22 September 2012

Triumph of the Image in the Persian Gulf Oil War

While the 2003 American invasion and ongoing occupation of Iraq, initiated by then president George W. Bush, raised a global protest movement against the growing imperial aspirations of the USA, to many observers the previous 1990-91 Persian Gulf Oil War, waged by George Bush Sr., inaugurated the so-called ‘New World Order,’ in which the US with its interests and allies would attempt to reign supreme and remain unchallenged. One of the key features of implementing such imperial aspirations was control of media and information sources, and in this way it would 'not be another Vietnam,' as Bush the Father was often quoted to say. As such, the 1990-91 Iraq war remains an important turning point for how tight control of information sources can be pressed into service to create the illusion of multilateral support for a supposedly ‘clean’ unilateral action.

11 September 2012

Thinking Critically about Terrorism in the Media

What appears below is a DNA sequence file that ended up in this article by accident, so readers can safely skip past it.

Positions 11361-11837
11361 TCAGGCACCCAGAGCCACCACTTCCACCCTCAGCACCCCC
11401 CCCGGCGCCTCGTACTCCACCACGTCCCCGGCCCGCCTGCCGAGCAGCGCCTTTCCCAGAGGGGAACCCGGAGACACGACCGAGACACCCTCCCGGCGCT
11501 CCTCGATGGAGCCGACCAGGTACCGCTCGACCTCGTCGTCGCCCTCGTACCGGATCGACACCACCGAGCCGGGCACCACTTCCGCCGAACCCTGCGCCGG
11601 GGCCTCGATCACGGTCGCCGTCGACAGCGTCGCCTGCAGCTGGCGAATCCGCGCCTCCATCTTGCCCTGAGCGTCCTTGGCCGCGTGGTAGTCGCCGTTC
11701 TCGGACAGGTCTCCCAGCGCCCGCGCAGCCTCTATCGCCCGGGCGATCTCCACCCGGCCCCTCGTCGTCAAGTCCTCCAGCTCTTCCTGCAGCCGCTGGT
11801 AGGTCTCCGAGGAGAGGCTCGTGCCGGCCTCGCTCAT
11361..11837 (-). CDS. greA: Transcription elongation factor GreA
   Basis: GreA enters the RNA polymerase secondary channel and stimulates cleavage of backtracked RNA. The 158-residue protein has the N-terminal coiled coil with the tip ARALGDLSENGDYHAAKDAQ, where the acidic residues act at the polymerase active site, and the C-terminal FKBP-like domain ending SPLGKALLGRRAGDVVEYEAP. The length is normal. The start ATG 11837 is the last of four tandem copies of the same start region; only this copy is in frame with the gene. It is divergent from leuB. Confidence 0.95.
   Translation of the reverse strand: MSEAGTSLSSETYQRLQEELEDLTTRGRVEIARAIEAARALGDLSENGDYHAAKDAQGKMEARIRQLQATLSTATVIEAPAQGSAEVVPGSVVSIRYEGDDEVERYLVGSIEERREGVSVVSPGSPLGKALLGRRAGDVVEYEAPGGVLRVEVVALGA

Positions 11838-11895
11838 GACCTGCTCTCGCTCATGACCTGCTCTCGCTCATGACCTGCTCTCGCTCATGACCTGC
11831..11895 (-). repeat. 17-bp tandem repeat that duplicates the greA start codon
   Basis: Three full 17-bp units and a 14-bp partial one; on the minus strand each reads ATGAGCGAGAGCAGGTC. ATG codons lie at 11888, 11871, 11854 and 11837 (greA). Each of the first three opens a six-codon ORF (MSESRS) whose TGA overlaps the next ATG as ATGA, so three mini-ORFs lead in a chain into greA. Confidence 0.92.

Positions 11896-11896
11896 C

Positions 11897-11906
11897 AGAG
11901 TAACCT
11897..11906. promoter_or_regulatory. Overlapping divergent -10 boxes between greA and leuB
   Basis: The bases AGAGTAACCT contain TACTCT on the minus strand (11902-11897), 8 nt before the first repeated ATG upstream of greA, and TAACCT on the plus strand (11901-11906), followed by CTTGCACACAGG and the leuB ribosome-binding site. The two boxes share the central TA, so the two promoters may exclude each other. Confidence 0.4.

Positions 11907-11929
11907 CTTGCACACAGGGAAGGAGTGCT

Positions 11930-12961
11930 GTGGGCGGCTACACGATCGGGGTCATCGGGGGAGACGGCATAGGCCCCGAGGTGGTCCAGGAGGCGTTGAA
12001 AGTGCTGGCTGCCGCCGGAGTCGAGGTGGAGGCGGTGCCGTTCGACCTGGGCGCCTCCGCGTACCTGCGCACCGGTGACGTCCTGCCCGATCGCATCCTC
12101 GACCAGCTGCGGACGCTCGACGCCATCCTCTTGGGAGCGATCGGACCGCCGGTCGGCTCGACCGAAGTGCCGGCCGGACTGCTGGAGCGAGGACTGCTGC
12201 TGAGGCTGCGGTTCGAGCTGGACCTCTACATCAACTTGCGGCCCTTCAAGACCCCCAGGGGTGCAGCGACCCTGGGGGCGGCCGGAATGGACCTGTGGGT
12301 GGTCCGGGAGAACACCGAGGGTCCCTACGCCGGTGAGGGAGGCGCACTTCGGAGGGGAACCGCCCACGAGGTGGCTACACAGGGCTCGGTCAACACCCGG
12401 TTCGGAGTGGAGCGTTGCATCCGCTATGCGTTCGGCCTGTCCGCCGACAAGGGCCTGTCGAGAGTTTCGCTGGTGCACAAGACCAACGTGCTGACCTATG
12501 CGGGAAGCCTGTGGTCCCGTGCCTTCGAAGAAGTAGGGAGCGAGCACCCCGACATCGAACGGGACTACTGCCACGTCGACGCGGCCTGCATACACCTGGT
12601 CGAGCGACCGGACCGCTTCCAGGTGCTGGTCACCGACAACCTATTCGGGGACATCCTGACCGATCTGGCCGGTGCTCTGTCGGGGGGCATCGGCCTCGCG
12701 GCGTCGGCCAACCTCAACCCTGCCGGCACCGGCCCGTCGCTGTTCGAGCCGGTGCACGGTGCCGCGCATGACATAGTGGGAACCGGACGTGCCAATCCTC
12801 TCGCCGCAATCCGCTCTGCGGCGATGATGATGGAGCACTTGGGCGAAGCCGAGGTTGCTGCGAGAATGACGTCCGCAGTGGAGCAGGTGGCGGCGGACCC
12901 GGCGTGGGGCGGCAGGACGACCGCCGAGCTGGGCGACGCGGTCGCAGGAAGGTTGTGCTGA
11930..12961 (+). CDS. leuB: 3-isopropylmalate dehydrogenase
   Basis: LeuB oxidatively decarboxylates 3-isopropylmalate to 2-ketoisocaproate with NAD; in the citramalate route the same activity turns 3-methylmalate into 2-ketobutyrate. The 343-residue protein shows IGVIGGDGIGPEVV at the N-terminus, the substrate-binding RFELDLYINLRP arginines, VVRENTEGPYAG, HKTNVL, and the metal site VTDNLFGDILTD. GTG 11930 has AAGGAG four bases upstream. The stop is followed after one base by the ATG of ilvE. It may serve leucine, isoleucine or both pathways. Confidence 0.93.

Archbishop Desmond Tutu of South Africa once said, 'We have wondered why it was that Dr. Savimbi's Unita in Angola and the Contras in Nicaragua were "freedom fighters," lionized especially by President Reagan's White House and the conservative right wing of the United States of America, whereas our liberation movements such as the Pan-African Congress were invariably castigated as terrorist movements.' Dr. Savimbi is a freedom fighter and Nelson Mandela is a terrorist. Yasser Arafat's Palestine Liberation Movement (PLO) is a terrorist movement, but the Shah of Iran is a statesman. Mandela is a statesman, but so is Saddam Hussein. Hezbollah is a terrorist movement, and Iran supports terrorism, but Arafat is a statesman. The Contras are freedom fighters, and Syria is on the list of states supporting terrorism. Osama Bin Laden is a freedom fighter and Arafat is a terrorist, again. General Musharraf is a statesman, but Saddam now supports terrorist movements. The Irish Republican Army is a terrorist movement, the Taliban are statesmen, but Bin Laden is now a terrorist. Arafat is a statesman, again, but the Taliban are terrorists. Ariel Sharon and the king of Saudi Arabia are statesmen, while Hezbollah is still a terrorist movement. For those of us who get our news from the mainstream media like CNN and the BBC, it is difficult enough to keep track of the shifting and often contradictory images and sound bites used to describe complex political events, so how, in such a climate, can we ever learn to think critically about terrorism?